• Skip the last minute decorating. It’s already pretty. Put the boxes away and call it done.
  • Before you make one more run to the grocery store, check all your recipes, then check your pantry and fridge. Make sure it is the last trip you need to make.
  • Delegate the remaining gift wrapping. It doesn’t have to meet “Martha” standards to be wrapped. Most kids over 10 can do a fine job.
  • Delegate food preparations – chopping vegetables, mixing ingredients, making salad, preparing a relish tray – hand these tasks off to guests who enjoy feeling useful.

 

Sleep well for good health

Sleep is the one step in my program that is absolutely essential to helping every other step work effectively.

~ Marilu Henner, Total Health Makeover

 

Marilu calls sleep the fountain of youth. In the Total Health Makeover she says, “if someone told you that you could look younger, feel better, boost your energy level, and keep yourself healthy, wouldn’t you want to know how to do that? It’s simple, it’s cheap, and it’s as easy as getting a good night’s sleep.”

A few facts about Sleep –

  • We spend almost one-third of our lives asleep.
  • You can improve your immune system with a consistent regime of good sleep.
  • Sleep improves your memory.
  • Sleeping well will help you master all the other THM® steps.

Here’s how to assess your sleep health in THM® terms.

  • Beginner * Become aware of your body’s sleep patterns. Notice when your body needs sleep and also the times you sleep when you don’t really need it, and why.
  • Intermediate * Same as beginner, plus try to establish healthy sleeping habits, like getting to bed and waking up at the same time each day, and getting 7-8 hours of sleep each night, and getting to bed before midnight.
  • Advanced * Same as intermediate, plus keep a sleep journal to better track your pattern, including any roadblocks to a good night’s sleep.
  • Makeover Maniac * Become so obsessed with your journal that you no longer have time to sleep.

 

Read more about Sleep in Marilu’s books.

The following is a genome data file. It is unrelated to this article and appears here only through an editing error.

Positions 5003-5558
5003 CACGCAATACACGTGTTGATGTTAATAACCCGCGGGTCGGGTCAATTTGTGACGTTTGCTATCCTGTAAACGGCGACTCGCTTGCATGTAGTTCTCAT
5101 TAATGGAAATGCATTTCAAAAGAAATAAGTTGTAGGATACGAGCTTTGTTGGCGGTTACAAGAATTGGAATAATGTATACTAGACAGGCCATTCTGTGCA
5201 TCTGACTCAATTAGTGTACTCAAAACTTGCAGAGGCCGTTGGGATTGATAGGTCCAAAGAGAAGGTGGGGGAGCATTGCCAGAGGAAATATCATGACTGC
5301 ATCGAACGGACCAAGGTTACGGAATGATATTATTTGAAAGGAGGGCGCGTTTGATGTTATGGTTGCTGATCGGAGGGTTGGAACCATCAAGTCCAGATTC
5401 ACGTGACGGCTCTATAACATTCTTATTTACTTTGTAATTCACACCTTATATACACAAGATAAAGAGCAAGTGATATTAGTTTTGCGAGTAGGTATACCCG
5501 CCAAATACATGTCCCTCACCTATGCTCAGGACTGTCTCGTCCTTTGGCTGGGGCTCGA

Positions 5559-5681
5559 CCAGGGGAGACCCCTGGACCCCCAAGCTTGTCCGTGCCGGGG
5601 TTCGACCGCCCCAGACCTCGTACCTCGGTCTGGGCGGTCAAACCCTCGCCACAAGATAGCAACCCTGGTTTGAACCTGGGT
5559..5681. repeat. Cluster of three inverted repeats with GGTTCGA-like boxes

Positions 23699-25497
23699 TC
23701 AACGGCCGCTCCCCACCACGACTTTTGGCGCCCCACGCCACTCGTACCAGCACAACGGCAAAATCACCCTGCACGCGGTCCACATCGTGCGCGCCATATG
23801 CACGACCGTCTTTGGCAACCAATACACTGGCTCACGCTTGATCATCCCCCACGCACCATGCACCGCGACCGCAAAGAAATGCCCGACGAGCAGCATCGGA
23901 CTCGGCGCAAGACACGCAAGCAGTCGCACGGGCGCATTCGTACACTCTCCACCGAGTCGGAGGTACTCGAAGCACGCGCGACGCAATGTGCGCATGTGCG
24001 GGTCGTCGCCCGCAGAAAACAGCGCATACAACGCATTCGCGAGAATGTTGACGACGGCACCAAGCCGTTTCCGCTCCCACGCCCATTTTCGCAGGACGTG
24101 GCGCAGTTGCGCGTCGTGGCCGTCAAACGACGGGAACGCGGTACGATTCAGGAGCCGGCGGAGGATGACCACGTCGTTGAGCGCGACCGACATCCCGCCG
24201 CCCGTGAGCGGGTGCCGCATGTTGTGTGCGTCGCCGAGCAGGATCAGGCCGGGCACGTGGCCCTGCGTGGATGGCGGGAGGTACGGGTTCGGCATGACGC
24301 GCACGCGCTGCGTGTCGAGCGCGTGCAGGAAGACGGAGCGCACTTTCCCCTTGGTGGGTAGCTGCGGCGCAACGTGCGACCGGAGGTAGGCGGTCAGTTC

Total Health Makeover * chapter 12

The 30 Day Total Health Makeover * short summary on pages 67-68

Healthy Kids * what happens to our kids on pages 1-3; bedtime stories on pages 179-181

 

Sleep well; stay healthy

Getting a full night of good sleep is a key to good health. One of sleep’s greatest gifts is hormone balancing. Once we get below 7 hours of sleep a night, we are automatically at increased risk for diabetes, cancer, heart disease, stroke, depression, and obesity.

Slow waves = better metabolism. That deep, dreamless, slow-wave sleep that we fall into about three or four times a night may actually regulate our metabolism, according to some researchers. This stage of sleep starts about an hour after we fall asleep, and during that time we release growth hormone, which prompts the body to burn stored fat. As we age, we get less time in this stage – perhaps only 5-10 percent of our sleep time. Compare that to the 20 percent we get when we’re young, and it’s clear why we may feel shortchanged.

If we have just two nights of bad sleep, our hormones start to rebel. Leptin, which manages our satiety (fullness, satisfaction), will be reduced by 20 percent. Ghrelin, which manages our hunger, can be increased up to 30 percent. In two crappy nights, we get hungrier and we don’t feel as satisfied by what we’ve eaten. For most of us, that leads to snacking or overeating.

Add one more night of bad sleep, and we become 25 percent less sensitive to insulin. It’s the same change in insulin resistance as if we instantly gained 25 extra pounds.